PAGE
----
The beat that throbs the heart of Salvador

Know where all the swing and the joy of Bahia comes from.

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Brasil is internationally renowned for its color, gourmet and musical mixes, among others. Each region of the country has its own characteristics and customs, and when it comes to music, it’s no different.

Various types and rhythms are played throughout the country and are very successful. One of the most popular rhythms is Axe, a musical genre from Bahia that wins over tourists from all over the world.

Axe is a word deriving from the Yoruba language and means the energy, power or strength that each person has. In religions like umbanda and candomblé, it is used as a religious greeting, which means "positive energy" and represents the sacred energy of the orishas. Axe can also be used to wish people happiness and good energy. The name is perfect for the musical genre, since there's no way to be sad with all the excitement that the Axé Music has.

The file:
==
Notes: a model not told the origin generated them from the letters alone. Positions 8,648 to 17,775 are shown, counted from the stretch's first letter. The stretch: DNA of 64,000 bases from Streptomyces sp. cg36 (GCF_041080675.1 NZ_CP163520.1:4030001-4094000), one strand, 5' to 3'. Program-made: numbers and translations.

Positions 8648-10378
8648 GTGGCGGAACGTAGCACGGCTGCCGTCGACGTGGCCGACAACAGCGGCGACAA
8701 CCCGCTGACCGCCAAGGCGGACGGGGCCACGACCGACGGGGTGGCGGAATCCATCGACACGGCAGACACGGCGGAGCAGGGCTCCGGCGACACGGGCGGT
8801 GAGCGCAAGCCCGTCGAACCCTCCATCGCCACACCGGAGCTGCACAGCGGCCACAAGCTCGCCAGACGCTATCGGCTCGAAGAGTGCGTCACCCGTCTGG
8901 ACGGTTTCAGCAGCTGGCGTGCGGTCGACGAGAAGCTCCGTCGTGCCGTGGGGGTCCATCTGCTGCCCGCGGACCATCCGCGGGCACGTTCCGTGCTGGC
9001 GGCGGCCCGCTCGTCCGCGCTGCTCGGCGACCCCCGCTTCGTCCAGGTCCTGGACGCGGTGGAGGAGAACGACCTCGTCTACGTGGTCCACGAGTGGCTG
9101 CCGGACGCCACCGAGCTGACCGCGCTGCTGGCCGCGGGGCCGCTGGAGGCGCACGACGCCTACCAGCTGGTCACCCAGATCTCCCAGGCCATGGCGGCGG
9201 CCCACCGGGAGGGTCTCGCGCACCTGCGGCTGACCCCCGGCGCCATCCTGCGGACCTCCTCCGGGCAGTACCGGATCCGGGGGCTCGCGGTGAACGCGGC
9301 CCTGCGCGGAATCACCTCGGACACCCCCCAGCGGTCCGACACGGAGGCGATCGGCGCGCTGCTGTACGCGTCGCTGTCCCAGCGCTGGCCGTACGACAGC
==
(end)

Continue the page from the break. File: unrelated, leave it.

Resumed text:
The rhythm was born in the 1980s, during Carnival festivities in Salvador. The Carnival festivities and the trios already existed at the time, and the people used to enjoy the revelry by listening and dancing rhythms like forró, reggae, maracatu and frevo pernambucano [frevo from pernambuco]. The mixture of all musical styles played at the time gave rise to Axe. The song Fricote, performed by Luiz Caldas and composed by Paulinho Cameo, is considered the first Axe song, definitively setting the beginning of the musical genre in 1985. The success of Axe remains to this day, cheering up the population on the beaches, parties and micaretas during Carnaval in Salvador.

Another rhythm that rocks Salvador is the samba-reggae by group Olodum. Created in 1979, the movement was developed by residents of Pelourinho as a promotion of art, through the knowledge and music, and strengthening of the Afro-Brazilian tradition. The movement grew really fast, becoming an important piece of the brazilian identity. Over time, the Group expanded their social roles to become one of the most important NGOs in the country. In 1996, pop star Michael Jackson recorded a video clip with the group, which gave Olodum international recognition.

To attend an Olodum performance, go to Pelourinho on Tuesday, at 8:00 pm, (Salvador-Bahia). It’s when they host the “Benção do Olodum" [Blessing of the Olodum], a traditional festival promoted by the group.